Educators are natural creators. Between planning lessons, devising project plans and honoring each student during an ordinary workday, the craft of teaching demands endless creativity. Even still, for many educators, the idea of drafting a proposal to fund a new endeavor might seem daunting.
Historically, philanthropy within education has been defined by strict power dynamics: The funder holds the key and sets the markers for project completion. Rather than relying on problematic power dynamics and rigid hierarchies wherein the funder makes all the rules, Learning for Justice is working to create an equitable application process: We want to work in mutual partnership with educators and school communities.
The first step toward building those partnerships is to demystify our funding process. We seek to support as many equity-focused projects as we can, so we hope that breaking down what we look for in an Educator Fund proposal will encourage you to apply.
Begin with desired outcomes and plan backward.
Just as educators use backward design in their lesson planning, effective LFJ Educator Fund proposals put the systemic issue at the hearts of their applications. A proposal could address how the project will contribute to the elimination of the school-to-prison pipeline, for instance, or how the project will work toward dismantling oppressive narratives in K-12 curricula. What are some of the best ways to uproot the problem you identify? What is the outcome you are hoping your project will achieve?
Be precise when it comes to the overall vision.
While devising an effective funding proposal calls for big-picture thinking, it’s important to be as specific as possible about the issue your project addresses and how you will reach your project goals. We encourage you to name the systemic issue at hand in detail and specify any related circumstances you have observed. What in your school community has moved you to create a project that the LFJ Educator Fund can support? Clearly articulate how your project will address inequities at their root rather than simply relieve symptoms of the issue. And explain how you will measure the impact of the project over time. Will you use qualitative narratives, quantitative data or both?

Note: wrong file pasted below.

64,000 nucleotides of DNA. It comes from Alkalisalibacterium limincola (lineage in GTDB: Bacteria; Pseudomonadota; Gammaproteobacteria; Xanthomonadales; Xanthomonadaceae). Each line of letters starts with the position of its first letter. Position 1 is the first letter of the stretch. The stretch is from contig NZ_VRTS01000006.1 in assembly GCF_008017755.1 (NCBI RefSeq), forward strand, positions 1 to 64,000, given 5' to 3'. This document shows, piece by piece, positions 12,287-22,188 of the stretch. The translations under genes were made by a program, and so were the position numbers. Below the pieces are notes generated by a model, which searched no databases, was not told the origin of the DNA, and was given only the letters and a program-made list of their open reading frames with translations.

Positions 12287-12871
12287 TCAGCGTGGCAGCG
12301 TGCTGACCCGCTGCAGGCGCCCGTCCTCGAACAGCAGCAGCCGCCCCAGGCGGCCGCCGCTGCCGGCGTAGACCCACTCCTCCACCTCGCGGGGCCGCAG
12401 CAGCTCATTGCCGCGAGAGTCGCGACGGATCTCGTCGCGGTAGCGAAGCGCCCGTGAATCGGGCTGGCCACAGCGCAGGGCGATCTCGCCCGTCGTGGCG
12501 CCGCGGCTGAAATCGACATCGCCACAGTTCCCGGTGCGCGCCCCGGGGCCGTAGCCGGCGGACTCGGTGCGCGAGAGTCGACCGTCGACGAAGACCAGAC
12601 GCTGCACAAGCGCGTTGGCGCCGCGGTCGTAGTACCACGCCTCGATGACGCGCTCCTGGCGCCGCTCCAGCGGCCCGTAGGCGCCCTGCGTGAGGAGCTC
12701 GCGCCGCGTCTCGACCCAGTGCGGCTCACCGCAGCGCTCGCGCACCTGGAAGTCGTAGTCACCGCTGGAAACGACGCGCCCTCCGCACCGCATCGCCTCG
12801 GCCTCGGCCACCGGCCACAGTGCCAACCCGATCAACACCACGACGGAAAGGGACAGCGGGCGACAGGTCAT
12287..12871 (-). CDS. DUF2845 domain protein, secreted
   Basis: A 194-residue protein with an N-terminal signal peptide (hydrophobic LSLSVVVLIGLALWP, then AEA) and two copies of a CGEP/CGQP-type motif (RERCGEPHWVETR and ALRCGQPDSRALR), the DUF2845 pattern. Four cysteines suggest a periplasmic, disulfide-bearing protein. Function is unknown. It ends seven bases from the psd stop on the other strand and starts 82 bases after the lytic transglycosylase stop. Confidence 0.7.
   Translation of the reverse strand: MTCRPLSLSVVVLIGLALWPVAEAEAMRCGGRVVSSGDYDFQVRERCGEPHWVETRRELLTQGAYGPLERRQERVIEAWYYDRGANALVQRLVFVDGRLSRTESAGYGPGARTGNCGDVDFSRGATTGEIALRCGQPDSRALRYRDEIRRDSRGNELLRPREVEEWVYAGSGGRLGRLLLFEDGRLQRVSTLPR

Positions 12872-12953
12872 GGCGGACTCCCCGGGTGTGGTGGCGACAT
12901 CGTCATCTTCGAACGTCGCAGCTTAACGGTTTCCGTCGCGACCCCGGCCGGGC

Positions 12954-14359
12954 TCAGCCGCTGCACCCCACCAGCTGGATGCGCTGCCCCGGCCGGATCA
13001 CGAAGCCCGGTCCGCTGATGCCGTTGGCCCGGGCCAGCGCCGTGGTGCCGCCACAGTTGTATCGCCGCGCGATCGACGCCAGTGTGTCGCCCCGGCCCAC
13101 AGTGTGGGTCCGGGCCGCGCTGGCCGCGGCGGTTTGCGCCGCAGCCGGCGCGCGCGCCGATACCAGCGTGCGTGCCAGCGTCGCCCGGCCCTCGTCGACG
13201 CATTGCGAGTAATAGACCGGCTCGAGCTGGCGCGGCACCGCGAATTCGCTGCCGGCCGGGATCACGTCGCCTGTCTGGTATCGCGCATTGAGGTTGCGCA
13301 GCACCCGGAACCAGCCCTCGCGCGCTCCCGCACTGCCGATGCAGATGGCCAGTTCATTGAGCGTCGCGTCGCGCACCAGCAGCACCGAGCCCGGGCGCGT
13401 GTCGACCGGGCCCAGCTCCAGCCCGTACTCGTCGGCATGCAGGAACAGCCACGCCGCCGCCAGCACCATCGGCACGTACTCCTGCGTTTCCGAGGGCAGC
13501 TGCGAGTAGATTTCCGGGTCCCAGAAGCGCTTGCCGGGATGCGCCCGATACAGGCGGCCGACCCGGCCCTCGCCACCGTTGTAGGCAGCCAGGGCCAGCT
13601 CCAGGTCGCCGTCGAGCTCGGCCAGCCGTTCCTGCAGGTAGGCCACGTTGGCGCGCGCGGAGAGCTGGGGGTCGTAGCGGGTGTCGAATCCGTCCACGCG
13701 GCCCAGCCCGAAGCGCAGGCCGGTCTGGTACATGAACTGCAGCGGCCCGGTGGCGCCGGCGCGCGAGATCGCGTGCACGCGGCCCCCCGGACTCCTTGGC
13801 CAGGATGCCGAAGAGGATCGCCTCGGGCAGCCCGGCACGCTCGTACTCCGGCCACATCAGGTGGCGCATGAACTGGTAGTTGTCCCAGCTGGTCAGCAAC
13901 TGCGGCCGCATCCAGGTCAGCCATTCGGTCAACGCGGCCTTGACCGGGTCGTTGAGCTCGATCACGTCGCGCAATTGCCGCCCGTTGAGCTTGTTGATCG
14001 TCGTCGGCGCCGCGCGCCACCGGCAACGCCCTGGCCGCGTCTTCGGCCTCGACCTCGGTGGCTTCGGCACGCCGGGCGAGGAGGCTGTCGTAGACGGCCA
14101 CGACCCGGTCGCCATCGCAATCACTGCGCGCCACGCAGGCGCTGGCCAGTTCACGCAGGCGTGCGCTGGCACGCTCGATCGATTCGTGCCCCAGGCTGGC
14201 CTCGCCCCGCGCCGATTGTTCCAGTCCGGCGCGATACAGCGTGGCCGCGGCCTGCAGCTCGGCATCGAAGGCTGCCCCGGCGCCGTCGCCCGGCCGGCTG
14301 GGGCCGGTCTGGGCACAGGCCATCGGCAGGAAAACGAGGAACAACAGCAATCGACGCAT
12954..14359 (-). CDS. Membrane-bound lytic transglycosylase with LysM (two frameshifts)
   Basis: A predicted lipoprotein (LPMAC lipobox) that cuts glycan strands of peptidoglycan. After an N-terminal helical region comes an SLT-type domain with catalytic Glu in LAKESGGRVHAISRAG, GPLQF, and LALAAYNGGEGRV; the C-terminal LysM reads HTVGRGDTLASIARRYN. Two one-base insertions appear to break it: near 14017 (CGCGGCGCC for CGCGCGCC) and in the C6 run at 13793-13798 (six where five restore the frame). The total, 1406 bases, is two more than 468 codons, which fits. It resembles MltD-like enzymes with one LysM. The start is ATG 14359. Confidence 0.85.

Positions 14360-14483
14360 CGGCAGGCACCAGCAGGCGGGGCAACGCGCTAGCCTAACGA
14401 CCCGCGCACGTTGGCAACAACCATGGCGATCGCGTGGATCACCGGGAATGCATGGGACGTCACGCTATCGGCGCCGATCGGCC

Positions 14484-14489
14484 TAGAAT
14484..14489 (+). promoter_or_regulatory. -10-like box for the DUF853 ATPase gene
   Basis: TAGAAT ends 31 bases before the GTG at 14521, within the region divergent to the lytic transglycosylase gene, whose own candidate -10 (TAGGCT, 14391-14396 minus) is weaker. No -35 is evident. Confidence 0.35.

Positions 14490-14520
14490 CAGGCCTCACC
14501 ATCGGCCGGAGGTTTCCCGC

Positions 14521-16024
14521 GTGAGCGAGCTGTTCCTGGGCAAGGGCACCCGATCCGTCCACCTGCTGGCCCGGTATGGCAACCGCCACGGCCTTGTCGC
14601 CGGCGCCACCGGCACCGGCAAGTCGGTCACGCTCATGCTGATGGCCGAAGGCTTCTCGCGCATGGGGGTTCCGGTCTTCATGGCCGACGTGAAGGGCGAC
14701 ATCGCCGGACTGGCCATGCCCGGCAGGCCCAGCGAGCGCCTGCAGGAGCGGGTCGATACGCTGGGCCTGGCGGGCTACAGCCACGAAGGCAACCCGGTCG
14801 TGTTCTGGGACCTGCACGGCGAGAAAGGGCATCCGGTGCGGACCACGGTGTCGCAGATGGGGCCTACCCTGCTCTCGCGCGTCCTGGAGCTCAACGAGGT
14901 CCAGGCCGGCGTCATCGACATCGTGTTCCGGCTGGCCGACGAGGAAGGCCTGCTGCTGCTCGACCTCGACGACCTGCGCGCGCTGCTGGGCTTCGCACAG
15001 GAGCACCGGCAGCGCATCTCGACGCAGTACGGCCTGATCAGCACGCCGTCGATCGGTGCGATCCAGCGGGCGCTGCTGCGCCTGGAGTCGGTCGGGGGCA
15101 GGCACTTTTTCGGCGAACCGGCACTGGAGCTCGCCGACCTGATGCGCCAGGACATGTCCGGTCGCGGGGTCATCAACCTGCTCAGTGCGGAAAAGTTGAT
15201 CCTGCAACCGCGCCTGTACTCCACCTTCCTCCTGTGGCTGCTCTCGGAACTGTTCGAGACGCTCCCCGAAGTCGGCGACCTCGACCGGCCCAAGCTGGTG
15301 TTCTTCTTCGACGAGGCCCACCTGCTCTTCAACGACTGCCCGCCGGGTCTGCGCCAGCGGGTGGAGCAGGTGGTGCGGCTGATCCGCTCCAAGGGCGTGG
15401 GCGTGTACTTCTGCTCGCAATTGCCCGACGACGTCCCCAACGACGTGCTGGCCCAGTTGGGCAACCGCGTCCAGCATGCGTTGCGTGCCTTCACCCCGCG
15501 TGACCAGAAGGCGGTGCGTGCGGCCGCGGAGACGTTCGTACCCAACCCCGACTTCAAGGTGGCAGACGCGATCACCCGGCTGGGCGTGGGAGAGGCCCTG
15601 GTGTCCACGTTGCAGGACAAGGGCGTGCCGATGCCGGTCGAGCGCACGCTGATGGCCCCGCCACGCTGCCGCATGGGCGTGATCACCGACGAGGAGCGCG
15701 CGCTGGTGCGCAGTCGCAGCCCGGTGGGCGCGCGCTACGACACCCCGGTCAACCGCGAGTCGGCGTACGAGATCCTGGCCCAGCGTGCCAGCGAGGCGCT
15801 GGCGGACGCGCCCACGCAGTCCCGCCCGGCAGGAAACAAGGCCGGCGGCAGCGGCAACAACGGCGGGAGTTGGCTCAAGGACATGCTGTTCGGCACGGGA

Don’t sweat the (logistical) small stuff.
While it is important to proofread your application, fretting over whether you’ll need 50 or 55 copies of a certain book for your project is not the point. Since the project hasn’t yet happened as you’re drafting the proposal, we don’t expect you to have all the minutiae planned out ahead of time. We recommend spending the majority of your brain power on your overarching vision, the equity issue it addresses and how it’s going to improve the experiences of all students.
I hope you’ll find these pointers useful as you think about crafting an LFJ Educator Fund proposal. Please reach out with any questions you may have about any aspect of the application process. We are dedicated to collaborating with educators, the obvious experts about the needs of their own school communities, to eliminate systemic inequities and offer resources wherever we can.
Please let us know how we can work together to liberate students—and all of us—from the structures that keep us bound. We look forward to being in touch with you.
The LFJ Educator Fund supports three types of projects: classroom level, school level and district level. Read about our vision, guidelines, deadlines and more here.